While Ohio Gov. John Kasich was trying to schmooze Arizona Republicans in Phoenix Wednesday on the need for a federal balanced budget amendment, back home, his “Ohio Model” took another drubbing as newly released jobs data shows he continues to fail to keep pace with good news on job creation at the national level.
More Bad News On Jobs for Gov. Jobs Creator
The Ohio Department of Jobs and Family Services and the US Bureau of Labor Statistics released a weekly update to new claims for unemployment this morning, according to the Buckeye State’s unofficial but undisputed master keeper of job scoreboard statistics.
In an email to OhioNewsBureau [ONB], Cleveland-based George Zeller presents an updated Economic Indicators report showing this week’s Ohio unemployment claims data weakened noticeably, leading to the inescapable conclusion that Mr. Kasich isn’t the job creator he says he is.
According to Zeller, “Ohio has unfortunately extended a new streak to six consecutive weeks with a job destruction level of new unemployment claims that is currently elevated. In a very different pattern, he said, nationwide USA data weakened very slightly this week but are still unusually positive. Thus, the updated data on new unemployment claims are slightly mixed but mostly favorable in the USA, with the clearly negative Ohio results during the newly updated week in stark contrast to more positive USA national data this week.”
Zeller observed that Ohio’s 10,932 new unemployment claims posted for the first week of December 2014 are now 32.6 percent higher than the 8,244 new unemployment claims that Ohio had during the first week of December 1999, the last year when Ohio had unambiguous job growth for the entire year. Ohio has unfortunately returned this week to the “job destruction” range of new claims that are currently elevated above normal levels, he said.
“The unfavorable Ohio data today are in stark contrast to the slightly weakening but still very positive data released today on Thursday at the national level for the USA by the US Bureau of Labor Statistics,” Zeller says, adding, “The national data are therefore highly encouraging, and are far better than the newly updated and newly unfavorable weakening figures released for Ohio today.”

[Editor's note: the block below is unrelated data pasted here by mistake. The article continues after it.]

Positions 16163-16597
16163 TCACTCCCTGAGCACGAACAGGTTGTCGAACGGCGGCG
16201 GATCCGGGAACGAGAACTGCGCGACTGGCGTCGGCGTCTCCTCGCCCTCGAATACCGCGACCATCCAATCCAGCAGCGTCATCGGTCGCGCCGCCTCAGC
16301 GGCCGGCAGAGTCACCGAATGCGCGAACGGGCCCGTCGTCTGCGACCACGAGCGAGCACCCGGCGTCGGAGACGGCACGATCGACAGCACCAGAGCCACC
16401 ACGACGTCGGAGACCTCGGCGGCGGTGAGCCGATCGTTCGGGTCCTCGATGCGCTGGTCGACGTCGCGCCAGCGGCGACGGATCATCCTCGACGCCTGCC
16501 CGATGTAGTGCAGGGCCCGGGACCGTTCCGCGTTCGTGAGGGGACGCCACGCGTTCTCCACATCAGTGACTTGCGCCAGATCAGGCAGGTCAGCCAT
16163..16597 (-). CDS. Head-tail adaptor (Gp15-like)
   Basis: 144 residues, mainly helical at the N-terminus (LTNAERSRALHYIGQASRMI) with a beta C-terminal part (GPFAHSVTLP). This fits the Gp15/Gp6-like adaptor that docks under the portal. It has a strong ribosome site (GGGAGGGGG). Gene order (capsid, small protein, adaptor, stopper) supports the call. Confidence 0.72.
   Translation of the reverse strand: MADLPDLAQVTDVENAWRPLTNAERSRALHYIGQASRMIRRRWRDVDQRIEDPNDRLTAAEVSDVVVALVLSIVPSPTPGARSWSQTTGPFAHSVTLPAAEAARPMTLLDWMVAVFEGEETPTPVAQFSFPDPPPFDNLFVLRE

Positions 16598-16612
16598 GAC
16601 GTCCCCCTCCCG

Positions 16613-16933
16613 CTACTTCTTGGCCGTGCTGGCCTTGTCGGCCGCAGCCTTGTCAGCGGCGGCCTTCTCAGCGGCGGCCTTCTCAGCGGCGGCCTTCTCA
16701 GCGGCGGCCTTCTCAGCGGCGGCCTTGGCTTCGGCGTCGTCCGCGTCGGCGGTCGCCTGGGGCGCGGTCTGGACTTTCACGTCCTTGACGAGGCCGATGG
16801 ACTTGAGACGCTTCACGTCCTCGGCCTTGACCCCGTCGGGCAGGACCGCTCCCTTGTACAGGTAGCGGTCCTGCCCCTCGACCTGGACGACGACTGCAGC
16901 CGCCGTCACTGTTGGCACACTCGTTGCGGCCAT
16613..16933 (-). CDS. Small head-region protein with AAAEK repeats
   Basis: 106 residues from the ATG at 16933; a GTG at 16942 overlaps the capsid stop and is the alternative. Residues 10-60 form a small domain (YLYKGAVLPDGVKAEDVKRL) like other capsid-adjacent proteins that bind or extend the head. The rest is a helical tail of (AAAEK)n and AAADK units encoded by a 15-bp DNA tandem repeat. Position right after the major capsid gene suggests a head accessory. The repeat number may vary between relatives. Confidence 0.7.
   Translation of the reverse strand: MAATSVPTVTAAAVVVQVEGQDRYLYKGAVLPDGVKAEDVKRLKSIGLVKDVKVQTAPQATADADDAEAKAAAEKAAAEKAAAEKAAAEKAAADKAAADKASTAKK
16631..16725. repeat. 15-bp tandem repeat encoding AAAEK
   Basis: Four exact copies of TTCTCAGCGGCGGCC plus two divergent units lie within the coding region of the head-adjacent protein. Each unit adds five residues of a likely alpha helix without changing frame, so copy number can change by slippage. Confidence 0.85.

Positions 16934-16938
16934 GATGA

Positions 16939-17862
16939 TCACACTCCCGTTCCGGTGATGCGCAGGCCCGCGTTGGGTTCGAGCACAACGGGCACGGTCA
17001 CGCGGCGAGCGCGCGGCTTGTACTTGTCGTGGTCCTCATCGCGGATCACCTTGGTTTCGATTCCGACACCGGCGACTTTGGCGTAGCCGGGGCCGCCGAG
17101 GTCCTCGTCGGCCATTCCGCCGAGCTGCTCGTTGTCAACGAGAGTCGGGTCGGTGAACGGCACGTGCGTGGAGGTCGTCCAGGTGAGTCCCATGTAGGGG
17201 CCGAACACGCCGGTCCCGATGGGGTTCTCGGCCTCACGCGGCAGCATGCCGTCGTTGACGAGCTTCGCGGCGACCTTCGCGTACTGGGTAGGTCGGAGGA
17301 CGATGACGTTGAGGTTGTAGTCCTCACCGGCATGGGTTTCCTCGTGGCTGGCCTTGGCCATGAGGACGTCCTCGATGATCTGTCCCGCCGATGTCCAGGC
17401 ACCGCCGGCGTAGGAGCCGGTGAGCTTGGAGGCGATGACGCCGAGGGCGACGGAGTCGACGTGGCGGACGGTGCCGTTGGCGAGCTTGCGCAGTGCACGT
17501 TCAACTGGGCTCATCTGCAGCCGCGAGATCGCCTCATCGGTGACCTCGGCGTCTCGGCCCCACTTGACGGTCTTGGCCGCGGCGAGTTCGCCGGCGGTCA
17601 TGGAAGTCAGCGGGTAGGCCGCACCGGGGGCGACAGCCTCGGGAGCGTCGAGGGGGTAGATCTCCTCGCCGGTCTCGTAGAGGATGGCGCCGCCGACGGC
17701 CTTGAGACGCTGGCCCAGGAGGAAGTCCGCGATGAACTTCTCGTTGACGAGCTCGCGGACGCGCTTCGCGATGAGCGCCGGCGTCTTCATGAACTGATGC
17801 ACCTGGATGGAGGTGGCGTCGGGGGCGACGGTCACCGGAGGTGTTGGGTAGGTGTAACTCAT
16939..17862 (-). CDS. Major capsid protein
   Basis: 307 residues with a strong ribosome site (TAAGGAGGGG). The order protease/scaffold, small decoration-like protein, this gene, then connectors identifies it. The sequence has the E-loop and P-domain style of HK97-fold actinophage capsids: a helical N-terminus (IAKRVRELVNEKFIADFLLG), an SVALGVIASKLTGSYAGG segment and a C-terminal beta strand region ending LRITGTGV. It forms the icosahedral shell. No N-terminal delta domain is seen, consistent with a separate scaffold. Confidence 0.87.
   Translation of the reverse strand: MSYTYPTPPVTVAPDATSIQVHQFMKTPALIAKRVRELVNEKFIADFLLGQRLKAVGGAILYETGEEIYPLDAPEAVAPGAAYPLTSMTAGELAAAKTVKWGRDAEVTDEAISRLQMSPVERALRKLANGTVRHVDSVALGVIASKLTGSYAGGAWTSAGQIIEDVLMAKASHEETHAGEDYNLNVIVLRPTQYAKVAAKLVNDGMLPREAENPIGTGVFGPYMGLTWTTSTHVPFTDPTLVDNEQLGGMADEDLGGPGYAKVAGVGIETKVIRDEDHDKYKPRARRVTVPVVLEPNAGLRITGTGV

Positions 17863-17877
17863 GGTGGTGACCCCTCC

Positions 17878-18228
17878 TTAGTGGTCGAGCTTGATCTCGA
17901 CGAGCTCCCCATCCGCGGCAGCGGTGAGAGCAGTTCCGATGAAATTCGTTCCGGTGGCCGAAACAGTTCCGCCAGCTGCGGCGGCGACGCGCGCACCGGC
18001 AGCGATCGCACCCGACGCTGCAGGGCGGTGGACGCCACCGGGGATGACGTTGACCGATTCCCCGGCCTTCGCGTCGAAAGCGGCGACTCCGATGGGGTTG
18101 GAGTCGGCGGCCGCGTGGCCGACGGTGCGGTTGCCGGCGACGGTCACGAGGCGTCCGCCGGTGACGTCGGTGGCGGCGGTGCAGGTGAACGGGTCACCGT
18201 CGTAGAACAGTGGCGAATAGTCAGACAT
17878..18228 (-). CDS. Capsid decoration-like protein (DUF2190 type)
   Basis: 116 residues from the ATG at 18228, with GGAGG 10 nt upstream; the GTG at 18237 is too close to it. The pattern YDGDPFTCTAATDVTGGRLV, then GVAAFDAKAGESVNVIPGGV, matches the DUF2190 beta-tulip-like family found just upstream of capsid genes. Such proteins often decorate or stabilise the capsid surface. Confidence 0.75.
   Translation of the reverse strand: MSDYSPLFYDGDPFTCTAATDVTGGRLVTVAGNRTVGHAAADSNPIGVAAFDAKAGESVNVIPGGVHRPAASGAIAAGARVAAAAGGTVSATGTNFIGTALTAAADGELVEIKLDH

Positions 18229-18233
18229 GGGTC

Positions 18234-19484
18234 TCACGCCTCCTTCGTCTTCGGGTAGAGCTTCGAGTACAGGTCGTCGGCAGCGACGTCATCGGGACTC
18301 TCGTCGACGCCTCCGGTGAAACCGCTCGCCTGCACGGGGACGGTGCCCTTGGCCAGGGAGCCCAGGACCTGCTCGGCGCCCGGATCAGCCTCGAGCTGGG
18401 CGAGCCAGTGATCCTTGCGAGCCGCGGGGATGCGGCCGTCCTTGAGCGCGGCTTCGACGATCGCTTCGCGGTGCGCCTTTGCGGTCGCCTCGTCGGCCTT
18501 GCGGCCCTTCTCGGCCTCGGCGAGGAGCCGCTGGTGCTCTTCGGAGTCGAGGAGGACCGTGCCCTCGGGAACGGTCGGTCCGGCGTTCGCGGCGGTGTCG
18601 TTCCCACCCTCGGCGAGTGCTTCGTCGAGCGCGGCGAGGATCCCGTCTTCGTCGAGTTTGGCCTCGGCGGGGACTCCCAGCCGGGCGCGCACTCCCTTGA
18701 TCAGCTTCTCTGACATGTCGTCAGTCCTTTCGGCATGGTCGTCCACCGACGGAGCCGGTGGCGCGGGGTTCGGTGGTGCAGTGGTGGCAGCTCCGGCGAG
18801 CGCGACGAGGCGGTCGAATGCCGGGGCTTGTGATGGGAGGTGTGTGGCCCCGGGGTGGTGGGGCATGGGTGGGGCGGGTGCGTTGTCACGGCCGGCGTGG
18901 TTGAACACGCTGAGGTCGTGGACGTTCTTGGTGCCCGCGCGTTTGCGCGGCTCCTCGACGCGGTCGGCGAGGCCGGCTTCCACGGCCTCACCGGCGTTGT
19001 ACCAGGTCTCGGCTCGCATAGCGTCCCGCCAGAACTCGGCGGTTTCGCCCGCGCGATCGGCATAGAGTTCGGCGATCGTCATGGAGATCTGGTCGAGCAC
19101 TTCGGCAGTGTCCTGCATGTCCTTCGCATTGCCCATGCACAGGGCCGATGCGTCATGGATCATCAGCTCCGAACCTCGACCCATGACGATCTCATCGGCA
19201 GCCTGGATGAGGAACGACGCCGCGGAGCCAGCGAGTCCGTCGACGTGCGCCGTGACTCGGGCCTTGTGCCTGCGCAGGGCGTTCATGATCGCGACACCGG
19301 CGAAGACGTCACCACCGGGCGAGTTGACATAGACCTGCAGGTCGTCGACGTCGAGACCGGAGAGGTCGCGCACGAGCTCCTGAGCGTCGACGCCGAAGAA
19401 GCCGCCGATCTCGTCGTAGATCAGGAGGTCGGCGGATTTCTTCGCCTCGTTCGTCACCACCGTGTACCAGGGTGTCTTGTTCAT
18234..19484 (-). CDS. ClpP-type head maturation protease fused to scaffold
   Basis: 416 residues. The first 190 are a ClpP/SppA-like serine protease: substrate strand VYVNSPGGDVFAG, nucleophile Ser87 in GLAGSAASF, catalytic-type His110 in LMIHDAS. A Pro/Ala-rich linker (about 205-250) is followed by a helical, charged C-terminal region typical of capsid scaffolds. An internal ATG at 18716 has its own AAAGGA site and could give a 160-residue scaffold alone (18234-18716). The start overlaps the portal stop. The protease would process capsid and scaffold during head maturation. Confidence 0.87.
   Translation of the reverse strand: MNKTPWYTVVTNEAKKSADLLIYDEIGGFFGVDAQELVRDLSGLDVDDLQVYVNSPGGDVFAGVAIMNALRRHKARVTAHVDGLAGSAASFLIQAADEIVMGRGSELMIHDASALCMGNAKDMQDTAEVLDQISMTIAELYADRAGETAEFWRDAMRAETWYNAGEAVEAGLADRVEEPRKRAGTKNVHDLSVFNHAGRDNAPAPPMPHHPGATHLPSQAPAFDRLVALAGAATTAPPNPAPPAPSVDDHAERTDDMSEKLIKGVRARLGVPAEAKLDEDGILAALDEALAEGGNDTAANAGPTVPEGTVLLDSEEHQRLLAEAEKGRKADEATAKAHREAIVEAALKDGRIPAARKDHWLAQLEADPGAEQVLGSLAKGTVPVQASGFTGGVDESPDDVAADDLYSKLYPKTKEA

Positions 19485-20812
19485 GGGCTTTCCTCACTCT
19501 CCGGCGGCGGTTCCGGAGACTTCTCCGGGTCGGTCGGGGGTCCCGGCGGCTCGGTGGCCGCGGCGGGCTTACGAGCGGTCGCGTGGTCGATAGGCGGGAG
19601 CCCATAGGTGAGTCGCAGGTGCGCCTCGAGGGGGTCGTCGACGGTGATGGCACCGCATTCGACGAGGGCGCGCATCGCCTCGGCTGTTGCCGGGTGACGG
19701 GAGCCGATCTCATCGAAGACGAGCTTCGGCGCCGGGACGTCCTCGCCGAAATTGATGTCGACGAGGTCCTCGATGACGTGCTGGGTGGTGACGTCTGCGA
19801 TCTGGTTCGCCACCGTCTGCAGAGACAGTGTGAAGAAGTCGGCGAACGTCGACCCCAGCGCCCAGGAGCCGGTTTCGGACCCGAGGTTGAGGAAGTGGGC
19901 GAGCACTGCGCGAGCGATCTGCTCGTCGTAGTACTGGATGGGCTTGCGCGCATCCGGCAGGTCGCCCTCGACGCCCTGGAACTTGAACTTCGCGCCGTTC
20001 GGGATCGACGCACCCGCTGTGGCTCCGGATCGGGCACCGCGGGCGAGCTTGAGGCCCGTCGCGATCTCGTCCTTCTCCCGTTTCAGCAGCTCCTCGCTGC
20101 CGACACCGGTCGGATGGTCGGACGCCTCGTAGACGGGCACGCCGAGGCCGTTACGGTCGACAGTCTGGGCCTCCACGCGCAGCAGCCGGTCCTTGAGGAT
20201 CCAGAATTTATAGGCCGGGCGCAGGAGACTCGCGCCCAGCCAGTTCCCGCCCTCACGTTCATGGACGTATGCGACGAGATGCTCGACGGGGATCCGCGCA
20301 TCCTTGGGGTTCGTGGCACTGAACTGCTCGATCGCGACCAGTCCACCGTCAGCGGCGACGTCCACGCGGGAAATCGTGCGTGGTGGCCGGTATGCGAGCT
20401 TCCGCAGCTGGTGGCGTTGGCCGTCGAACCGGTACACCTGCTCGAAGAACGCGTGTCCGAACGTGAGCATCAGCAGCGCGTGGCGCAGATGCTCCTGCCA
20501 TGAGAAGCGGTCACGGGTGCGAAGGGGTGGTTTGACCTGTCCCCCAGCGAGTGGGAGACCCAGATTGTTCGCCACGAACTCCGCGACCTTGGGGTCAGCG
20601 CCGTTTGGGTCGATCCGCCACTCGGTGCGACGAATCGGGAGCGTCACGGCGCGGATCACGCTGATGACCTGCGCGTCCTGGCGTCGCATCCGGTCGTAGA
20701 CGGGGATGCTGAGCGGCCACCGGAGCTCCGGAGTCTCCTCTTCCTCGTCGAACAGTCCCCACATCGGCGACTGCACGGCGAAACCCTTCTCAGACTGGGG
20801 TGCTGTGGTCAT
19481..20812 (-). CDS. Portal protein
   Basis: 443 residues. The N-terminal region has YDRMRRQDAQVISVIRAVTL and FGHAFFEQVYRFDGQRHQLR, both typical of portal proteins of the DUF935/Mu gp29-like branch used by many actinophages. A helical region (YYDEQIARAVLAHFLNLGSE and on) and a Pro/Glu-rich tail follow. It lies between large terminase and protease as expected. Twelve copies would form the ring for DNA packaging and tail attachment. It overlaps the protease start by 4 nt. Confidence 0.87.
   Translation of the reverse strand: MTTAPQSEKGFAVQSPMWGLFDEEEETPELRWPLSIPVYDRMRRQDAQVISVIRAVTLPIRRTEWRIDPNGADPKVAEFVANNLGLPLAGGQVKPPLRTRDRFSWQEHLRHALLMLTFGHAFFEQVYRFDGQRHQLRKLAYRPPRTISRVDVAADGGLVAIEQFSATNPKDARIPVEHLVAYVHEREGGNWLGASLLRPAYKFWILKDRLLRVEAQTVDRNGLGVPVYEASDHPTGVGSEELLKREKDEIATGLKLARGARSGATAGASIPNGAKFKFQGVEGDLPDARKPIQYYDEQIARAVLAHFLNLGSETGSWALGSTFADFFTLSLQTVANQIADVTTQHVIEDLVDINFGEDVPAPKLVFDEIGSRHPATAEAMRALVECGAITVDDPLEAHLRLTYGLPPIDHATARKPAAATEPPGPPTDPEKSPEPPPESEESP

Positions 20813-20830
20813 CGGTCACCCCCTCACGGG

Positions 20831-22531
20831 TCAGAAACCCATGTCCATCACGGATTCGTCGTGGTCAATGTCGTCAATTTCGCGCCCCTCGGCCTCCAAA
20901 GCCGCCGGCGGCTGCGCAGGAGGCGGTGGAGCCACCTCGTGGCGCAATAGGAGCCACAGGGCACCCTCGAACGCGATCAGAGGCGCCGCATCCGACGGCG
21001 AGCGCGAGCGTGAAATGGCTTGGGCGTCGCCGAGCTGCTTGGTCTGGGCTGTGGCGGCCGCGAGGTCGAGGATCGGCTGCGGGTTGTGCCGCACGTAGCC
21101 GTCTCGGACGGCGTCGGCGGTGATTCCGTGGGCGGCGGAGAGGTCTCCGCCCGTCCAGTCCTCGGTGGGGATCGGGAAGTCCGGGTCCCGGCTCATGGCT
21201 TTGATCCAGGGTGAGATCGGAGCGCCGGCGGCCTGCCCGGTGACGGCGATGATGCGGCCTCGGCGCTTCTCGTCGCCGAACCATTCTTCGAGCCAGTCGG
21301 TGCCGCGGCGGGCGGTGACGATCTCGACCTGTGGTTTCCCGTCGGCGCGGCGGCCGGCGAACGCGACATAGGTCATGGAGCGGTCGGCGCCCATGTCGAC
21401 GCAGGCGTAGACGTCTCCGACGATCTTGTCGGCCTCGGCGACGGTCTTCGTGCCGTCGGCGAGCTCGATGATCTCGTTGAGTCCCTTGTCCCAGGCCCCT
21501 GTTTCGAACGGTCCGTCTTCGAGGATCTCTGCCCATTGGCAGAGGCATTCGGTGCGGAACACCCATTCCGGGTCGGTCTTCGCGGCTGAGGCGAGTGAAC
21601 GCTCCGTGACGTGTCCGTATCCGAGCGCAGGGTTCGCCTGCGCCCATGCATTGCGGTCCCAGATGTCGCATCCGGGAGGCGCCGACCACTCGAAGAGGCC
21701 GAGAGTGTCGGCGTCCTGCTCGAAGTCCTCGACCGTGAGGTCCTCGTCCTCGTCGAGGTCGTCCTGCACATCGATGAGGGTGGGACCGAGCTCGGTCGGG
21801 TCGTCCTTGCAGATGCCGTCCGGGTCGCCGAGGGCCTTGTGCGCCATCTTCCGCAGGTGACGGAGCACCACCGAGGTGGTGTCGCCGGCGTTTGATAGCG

The new jobs data shows that all seven of Ohio’s seven large multi-county metro regions currently have elevated “job destruction” levels of current new unemployment claims. Columbus has returned to the highest elevated level, while Youngstown-Warren plunged this week to the lowest elevated level among the seven regions. Toledo retains Ohio’s second highest elevated level while metro Youngstown-Warren has this week’s lowest elevated level. Firms always discharge more employees around Christmas and during the early winter months than they do at any other time of year, Zeller notes.
For Mr. Zeller, the speed of Ohio’s recovery is the rub. “Through October 2014 Ohio currently has a streak of twenty-four consecutive months with Ohio’s job growth rate below the USA national average. That streak was lengthened in October 2014 to a period of time that it reached two full years,” he told ONB. “Even more troubling is the fact that Ohio’s 24,400 jobs lost in July was the largest figure for job losses during July 2014 that was suffered by any USA state, and Ohio’s October job growth was a very weak 1,000 jobs. Extremely slow growth of only 1,000 jobs in Ohio during October 2014 was startlingly weak, increasing the current gap between the Ohio job growth rate and the USA job growth rate.” Continuing, the Cleveland jobs guru said, “Ohio new unemployment claims is a potentially unfavorable leading indicator in advance of new Ohio job data for November 2014 scheduled for release on December 19 that will measure whether Ohio’s continually below average recovery is finally improving to national norms.”
“Since Ohio has still not recovered more than 130,900 jobs that it lost as a result of the deep and lengthy 2007-2009 national ‘Great Recession,’ it is discouraging to see today’s data on new claims that measure a return to job destruction elevated levels of Ohio new unemployment claims,” says Zeller. “Further improvements in subsequent weeks are still urgently needed so that more than 130,900 Ohio workers who lost their jobs during the 2007 Great Recession will be able to find a new job.”
Michigan Model Competes with Ohio Model
In separate news, while Gov. Kasich was pitching his bad idea for a federal balanced budget amendment, his so-called “Ohio Model” has new competition in the form of the “Michigan Model.” In a published report Thursday, Michigan Gov. Rick Snyder, also reelected in November like Kasich, is said to be ready to take Detroit’s success story on the road. ,” by James Hohmann: “Michigan Gov. Rick Snyder, a Republican, bet his political career on turning around Detroit, writes James Hofmann at Politico. “Snyder’s success … has given him a captivating rationale to run for president… Snyder [said] that he plans a more aggressive travel schedule next year to ‘explain the Michigan story to the rest of the country.”
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